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March 2014 trip

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Offline Undertaker

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Re: March 2014 trip
« Reply #30 on: April 08, 2014, 12:09:27 PM »
Great photos pumping me up for July trip.
Visiting BB since 1966, nothing like being lost and finding heaven.

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Offline guc126

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Re: March 2014 trip
« Reply #31 on: April 08, 2014, 10:45:36 PM »
Thanks for the pics but all that fisheye gave a case of exotropia.   :eusa_shifty:

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Offline MikeW

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Re: March 2014 trip
« Reply #32 on: April 09, 2014, 07:45:25 AM »
Glad y'all liked 'em! And the fisheye comment cracked me up! Usually I'd have edited harder and shown fewer of those but it was *such* a gorgeous morning.

I was shooting a u4/3's camera this trip; Olympus EM-1 and loving it. The lens was a little, inexpensive, manual-focus 7.5mm (15mm FF eq) jobbie and it was just a hoot. Set the f/stop to about f5.6 and *everything* was gonna be in focus. It was just so much fun to try holding the camera in different places and different ways and seeing what came out.

Anyway... hope your vision returns to normal soon!  :icon_eek:

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Offline tjavery

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Re: March 2014 trip
« Reply #33 on: April 09, 2014, 09:05:57 PM »
I was shooting a u4/3's camera this trip; Olympus EM-1 and loving it.

Cool! :icon_biggrin:

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Offline Reece

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Re: March 2014 trip
« Reply #34 on: April 10, 2014, 09:27:41 AM »
Please pardon me for just a minute. I'm not quite sure about all this fancy photography. I like looking at it but it's obviously enhanced, bordering on the surreal. I know that "plain" pictures don't do the "in-person" experience justice and there's really no way to capture the actual experience with any media. We struggle with still shots, videos, and written descriptions, trying to preserve and communicate the "times of our lives." That's all fine and good but in my opinion, an over-enhanced photo is similar an over-written trip report. It just feels like somebody is trying too hard.

If we set the standard for "good" photo journalism at electronically enhanced photography, we're drawing a pretty tight circle and eliminating a lot of outdoor-loving folks with limited budgets - good storytellers who might be loath to post a more humble report.

That's all. I'm open for correction.

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Offline MikeW

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Re: March 2014 trip
« Reply #35 on: April 10, 2014, 10:50:03 AM »
Reece.... hm.

The *last* thing I'd want to do w/ posting any of my photography is discourage anyone from posting anything. It never occurred to me that might happen. It's just my hobby. I put it out there; people either like it or they don't. I continually amazed at which shots resonate with which people. Sometimes ones I barely like well enough to post gather lots of positive comments. I can also think of one shot in particular that's high on my personal list of all-time favorites and pretty much no one else that's seen it cares for it much.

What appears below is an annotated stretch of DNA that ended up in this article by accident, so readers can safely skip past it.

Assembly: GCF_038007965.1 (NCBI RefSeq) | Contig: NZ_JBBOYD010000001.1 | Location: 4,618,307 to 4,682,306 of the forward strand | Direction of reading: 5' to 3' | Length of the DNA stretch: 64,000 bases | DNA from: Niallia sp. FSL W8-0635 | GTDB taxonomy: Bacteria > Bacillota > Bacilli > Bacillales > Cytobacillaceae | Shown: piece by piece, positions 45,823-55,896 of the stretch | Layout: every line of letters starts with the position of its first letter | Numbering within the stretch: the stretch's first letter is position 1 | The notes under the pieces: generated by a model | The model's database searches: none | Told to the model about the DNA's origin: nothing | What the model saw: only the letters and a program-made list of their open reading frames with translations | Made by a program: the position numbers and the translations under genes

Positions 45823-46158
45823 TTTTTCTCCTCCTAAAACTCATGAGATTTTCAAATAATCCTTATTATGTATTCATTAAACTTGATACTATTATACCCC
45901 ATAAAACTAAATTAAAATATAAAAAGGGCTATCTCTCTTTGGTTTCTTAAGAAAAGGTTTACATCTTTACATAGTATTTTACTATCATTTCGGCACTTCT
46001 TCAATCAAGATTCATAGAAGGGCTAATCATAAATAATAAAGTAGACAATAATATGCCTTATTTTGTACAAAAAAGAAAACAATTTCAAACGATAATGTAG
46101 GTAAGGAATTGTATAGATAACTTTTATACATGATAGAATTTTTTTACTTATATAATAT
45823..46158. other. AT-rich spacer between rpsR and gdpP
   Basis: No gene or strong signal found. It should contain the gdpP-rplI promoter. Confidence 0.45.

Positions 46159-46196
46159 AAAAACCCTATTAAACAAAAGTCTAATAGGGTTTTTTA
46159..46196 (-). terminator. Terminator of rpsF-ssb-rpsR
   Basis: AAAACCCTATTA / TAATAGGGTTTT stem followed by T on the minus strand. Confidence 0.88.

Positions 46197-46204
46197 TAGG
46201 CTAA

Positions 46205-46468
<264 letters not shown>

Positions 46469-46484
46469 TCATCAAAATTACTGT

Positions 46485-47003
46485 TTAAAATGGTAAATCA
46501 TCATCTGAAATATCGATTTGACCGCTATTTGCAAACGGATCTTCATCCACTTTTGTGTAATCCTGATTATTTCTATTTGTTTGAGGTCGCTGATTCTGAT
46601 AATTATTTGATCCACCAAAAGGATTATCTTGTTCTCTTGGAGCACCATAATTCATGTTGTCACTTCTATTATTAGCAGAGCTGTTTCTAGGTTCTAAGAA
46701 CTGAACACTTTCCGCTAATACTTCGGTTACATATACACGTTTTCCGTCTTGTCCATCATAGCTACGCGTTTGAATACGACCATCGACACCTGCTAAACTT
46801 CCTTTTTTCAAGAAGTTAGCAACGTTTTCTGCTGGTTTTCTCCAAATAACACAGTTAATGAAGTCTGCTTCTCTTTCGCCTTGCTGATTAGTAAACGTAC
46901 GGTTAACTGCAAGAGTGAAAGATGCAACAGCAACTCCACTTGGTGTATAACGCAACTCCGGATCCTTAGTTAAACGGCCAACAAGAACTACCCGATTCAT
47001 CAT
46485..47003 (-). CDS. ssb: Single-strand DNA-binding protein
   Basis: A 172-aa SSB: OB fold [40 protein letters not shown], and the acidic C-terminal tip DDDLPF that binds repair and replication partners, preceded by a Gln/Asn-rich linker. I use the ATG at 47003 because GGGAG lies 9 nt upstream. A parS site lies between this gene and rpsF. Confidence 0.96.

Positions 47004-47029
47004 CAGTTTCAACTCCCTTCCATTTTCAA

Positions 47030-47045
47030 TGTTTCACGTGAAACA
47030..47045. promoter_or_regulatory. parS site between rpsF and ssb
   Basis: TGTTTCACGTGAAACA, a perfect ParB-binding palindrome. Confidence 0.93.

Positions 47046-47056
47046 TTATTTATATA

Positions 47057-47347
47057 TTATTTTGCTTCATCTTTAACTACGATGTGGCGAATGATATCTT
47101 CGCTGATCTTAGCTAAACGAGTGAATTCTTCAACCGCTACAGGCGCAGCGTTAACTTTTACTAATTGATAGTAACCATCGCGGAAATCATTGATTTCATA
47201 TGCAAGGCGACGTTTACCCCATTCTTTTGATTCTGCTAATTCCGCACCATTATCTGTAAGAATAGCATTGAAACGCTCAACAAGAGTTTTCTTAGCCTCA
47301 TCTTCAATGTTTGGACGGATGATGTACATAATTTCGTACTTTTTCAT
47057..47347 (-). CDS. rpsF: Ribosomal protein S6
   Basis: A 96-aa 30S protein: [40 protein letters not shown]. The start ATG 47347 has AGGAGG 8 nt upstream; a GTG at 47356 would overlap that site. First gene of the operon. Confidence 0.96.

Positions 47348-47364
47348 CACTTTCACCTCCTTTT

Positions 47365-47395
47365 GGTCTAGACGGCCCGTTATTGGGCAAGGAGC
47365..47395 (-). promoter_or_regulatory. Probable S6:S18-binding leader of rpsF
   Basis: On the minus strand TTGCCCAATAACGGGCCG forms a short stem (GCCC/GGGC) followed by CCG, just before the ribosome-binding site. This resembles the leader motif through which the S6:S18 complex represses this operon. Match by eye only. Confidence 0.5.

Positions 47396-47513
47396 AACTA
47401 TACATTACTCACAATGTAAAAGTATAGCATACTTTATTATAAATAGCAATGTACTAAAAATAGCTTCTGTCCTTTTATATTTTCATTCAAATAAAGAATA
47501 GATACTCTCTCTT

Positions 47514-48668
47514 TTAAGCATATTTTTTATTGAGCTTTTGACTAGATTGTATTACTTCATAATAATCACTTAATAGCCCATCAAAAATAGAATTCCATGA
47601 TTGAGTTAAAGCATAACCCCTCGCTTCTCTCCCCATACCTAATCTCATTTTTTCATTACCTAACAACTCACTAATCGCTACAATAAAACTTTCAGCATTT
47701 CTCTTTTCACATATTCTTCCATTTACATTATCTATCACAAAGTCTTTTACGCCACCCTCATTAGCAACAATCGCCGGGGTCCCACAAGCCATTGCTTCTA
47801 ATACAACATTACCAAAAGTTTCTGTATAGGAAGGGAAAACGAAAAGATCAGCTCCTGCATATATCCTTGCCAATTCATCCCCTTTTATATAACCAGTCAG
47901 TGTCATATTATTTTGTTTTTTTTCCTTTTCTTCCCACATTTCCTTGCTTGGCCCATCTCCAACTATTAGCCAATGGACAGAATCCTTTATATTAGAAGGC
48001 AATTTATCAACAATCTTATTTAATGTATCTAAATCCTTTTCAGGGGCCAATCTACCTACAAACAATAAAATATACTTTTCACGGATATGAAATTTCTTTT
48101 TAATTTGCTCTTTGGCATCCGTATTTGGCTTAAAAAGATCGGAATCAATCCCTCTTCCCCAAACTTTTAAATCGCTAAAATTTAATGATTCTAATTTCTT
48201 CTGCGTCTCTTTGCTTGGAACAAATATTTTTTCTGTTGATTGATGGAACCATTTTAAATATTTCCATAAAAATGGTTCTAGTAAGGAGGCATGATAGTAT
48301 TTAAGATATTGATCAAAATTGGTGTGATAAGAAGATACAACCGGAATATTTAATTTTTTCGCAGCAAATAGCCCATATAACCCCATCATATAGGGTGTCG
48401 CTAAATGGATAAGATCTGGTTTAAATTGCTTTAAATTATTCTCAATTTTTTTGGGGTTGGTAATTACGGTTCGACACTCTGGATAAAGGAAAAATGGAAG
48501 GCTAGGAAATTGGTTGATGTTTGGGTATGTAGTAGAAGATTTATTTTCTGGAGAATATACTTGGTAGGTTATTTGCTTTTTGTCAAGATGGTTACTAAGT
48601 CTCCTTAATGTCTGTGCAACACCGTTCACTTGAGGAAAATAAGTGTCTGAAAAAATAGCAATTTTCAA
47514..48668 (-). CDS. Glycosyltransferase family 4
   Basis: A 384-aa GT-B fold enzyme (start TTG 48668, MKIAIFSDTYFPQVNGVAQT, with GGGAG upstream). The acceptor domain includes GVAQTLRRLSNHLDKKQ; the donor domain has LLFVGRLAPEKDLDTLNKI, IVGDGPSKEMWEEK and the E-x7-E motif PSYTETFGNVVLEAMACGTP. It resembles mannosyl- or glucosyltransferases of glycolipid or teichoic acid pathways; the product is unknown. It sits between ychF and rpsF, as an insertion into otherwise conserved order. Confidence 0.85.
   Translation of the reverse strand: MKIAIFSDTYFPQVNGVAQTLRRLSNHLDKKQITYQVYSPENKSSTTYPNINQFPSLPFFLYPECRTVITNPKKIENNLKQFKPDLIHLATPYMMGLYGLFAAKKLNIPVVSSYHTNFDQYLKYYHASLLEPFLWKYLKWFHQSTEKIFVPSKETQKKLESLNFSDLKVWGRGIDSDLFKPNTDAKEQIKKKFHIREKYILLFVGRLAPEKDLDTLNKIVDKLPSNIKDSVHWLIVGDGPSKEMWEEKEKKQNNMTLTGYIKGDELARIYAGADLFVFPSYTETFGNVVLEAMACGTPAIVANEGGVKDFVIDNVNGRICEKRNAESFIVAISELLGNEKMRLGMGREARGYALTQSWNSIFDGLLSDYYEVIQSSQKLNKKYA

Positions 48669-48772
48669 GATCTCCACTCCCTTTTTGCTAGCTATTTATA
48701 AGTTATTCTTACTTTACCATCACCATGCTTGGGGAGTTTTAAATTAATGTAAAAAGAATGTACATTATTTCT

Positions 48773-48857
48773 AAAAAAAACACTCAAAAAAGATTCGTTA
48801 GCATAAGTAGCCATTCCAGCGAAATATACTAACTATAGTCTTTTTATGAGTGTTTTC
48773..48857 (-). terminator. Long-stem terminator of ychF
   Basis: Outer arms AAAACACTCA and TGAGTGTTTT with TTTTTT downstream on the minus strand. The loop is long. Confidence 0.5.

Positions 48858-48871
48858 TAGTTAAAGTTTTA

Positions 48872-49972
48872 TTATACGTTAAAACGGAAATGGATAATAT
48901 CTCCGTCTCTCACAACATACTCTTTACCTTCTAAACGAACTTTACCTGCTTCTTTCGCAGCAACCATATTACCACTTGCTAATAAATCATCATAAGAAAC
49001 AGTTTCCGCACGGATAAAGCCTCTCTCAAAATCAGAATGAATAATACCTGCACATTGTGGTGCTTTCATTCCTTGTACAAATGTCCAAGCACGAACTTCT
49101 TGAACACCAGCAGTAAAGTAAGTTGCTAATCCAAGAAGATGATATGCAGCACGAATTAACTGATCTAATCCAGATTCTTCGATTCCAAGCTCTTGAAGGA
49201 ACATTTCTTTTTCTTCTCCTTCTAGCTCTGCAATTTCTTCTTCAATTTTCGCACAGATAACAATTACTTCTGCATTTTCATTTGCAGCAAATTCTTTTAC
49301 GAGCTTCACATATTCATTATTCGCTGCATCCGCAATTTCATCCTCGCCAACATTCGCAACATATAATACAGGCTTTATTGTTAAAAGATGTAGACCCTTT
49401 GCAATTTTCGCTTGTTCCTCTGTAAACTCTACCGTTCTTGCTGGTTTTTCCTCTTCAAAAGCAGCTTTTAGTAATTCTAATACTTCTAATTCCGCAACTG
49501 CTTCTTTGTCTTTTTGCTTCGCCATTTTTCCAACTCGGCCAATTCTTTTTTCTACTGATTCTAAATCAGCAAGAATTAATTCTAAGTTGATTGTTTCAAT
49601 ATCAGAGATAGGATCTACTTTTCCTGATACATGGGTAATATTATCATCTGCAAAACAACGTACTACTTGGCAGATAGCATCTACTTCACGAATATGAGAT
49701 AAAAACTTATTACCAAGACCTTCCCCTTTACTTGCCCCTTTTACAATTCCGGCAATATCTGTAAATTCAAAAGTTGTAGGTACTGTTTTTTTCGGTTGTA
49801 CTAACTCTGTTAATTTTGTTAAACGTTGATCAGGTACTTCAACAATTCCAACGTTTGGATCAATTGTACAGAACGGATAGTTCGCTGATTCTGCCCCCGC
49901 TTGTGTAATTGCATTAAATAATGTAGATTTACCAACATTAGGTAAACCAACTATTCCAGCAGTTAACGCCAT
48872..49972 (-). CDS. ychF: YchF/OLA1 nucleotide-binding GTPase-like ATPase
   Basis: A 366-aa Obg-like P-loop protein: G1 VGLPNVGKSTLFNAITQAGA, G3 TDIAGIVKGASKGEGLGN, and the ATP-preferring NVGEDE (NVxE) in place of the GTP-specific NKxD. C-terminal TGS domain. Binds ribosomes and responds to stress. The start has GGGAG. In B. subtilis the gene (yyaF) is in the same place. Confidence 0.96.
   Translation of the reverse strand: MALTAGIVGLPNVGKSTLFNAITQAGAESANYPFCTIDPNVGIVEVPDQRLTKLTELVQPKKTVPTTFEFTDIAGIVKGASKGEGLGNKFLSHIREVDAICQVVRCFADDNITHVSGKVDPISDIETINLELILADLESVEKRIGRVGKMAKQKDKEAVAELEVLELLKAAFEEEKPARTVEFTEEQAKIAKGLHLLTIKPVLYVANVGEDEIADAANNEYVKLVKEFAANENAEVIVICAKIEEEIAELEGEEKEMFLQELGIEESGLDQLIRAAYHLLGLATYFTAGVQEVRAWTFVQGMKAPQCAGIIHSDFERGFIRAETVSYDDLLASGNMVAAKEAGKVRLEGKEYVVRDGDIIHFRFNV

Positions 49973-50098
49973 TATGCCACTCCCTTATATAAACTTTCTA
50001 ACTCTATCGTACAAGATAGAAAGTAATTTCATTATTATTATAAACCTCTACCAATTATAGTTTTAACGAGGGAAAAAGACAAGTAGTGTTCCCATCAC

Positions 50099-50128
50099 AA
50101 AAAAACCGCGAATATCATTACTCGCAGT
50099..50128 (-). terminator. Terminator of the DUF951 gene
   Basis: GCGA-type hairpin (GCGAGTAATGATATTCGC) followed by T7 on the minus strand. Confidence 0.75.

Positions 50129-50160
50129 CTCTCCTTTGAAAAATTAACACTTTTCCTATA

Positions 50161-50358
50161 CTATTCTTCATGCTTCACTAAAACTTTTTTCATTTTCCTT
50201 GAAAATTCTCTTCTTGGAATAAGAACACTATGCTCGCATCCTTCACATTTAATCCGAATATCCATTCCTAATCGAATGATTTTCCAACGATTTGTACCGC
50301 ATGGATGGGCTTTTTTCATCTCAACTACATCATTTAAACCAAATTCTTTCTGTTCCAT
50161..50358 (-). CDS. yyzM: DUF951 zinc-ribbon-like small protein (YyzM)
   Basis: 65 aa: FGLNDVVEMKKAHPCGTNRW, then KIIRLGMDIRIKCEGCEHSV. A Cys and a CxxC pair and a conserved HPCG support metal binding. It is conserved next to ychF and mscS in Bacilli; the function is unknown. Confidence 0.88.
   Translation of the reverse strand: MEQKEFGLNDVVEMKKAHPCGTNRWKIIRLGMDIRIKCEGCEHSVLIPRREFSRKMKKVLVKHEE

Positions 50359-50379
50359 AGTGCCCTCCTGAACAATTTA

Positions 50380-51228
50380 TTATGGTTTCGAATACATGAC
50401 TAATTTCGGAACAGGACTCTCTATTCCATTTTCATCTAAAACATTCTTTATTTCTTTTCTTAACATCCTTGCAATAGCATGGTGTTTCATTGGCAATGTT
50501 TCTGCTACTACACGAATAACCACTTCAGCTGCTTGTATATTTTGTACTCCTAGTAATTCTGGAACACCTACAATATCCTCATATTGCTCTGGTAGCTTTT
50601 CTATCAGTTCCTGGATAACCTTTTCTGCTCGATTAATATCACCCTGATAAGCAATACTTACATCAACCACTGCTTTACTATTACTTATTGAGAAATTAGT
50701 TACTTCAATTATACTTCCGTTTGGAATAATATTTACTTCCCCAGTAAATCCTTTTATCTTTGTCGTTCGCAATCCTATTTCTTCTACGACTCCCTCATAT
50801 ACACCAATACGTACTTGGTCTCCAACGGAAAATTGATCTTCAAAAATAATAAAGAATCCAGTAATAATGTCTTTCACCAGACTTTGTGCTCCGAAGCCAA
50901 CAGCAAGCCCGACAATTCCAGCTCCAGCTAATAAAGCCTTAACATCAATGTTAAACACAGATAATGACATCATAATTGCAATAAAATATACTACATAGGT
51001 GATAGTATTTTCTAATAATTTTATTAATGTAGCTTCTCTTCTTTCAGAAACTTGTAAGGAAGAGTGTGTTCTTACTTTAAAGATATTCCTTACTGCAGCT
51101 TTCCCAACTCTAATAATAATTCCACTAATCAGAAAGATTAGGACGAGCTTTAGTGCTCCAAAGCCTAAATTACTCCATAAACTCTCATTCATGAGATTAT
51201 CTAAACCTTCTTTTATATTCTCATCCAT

My camping and shooting buddy on this trip absolutely hates the fisheye, over-the-top look of several of these and told me so. At the same time he's over the moon about some shots I took of him, as well as some of the other stuff, and was equally clear about that. It's all good - either way I'm gonna shoot and process what suits me on any given day. Now, I absolutely like getting critiques that are negative as well as positive. Both are food for thought.

For me, I enjoy looking at all photography and reading all of the trip reports. I see shots on here and writing on here that *I* judge to be better than most of my shots and all of my writing. It won't stop me from contributing what I can. I personally would hope others feel the same. Not sure it's up to me, you, or anyone else to moderate our contributions due to what effect they might or might not have on others. That's not meant to be harsh, just not sure how else to proceed.

It'll be interesting to see what consensus there is, tho! And, may I add, thanks for posing a thought-provoking question.

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Offline RichardM

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Re: March 2014 trip
« Reply #36 on: April 10, 2014, 11:29:27 AM »
HDR photography is a very polarizing topic (pardon the pun). I consider it leaning more towards art than just "capturing what the eye sees". Doesn't mean I don't like it, but I tend to judge it differently for whatever reason. As far as "standards" for what types of photos should be allowed, ain't gonna go there...  :eusa_snooty:

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Offline steelfrog

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Re: March 2014 trip
« Reply #37 on: April 10, 2014, 12:06:09 PM »
I appreciate looking at them; I can't do it--well, I could I suppose, I just don't have time.

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Offline Reece

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Re: March 2014 trip
« Reply #38 on: April 10, 2014, 12:39:21 PM »
I'm not trying to be a purist on this stuff or to suggest we have any stupid rules. I probably shouldn't have said anything at all. It's really very beautiful. Maybe if I just characterize it as art... I guess I'm mostly trying to understand why I don't care for it, personally. Probably some character flaw in me. Sometimes it helps to talk things out.

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Offline MikeW

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Re: March 2014 trip
« Reply #39 on: April 10, 2014, 01:27:17 PM »
Hey, Reese, it's all good. :eusa_dance: *LOTS* of people don't like HDR-looking shots. Like I said - my best shooting buddy finds some of these kinda nauseating. Sometimes I strive for realism (whatever that is) and sometimes not. Generally I'll try to make an image that reminds me of how I felt when looking at the scene. But sometimes not. Whether photography is art or not is a debate that's as old as photography. I personally just stay out of that debate.